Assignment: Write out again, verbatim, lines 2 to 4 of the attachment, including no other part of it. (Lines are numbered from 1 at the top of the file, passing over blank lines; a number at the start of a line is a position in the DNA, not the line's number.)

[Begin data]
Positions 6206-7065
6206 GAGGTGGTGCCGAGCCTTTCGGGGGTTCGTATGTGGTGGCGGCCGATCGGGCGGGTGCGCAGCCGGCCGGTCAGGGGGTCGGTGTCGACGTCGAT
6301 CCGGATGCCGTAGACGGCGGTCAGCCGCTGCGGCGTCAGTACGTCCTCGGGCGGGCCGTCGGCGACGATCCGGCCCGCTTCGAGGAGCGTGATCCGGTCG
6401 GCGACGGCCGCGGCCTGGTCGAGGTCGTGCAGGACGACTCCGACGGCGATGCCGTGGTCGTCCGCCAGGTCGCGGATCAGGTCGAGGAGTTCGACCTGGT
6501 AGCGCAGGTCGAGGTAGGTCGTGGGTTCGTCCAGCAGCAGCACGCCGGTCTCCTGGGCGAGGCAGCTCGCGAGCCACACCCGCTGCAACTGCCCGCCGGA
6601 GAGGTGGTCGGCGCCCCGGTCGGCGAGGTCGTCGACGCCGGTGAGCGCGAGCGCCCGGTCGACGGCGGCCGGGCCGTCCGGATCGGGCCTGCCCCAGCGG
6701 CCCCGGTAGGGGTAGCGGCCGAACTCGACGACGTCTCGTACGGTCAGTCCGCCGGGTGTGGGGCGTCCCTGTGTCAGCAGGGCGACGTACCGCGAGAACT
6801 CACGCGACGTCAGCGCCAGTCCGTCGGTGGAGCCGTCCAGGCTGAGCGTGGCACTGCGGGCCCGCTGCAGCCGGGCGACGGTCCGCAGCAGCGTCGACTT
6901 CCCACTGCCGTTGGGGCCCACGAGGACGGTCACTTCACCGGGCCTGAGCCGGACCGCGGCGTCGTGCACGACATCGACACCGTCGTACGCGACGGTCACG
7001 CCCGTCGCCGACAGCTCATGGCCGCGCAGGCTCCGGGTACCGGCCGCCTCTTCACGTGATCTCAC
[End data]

6206 GAGGTGGTGCCGAGCCTTTCGGGGGTTCGTATGTGGTGGCGGCCGATCGGGCGGGTGCGCAGCCGGCCGGTCAGGGGGTCGGTGTCGACGTCGAT
6301 CCGGATGCCGTAGACGGCGGTCAGCCGCTGCGGCGTCAGTACGTCCTCGGGCGGGCCGTCGGCGACGATCCGGCCCGCTTCGAGGAGCGTGATCCGGTCG
6401 GCGACGGCCGCGGCCTGGTCGAGGTCGTGCAGGACGACTCCGACGGCGATGCCGTGGTCGTCCGCCAGGTCGCGGATCAGGTCGAGGAGTTCGACCTGGT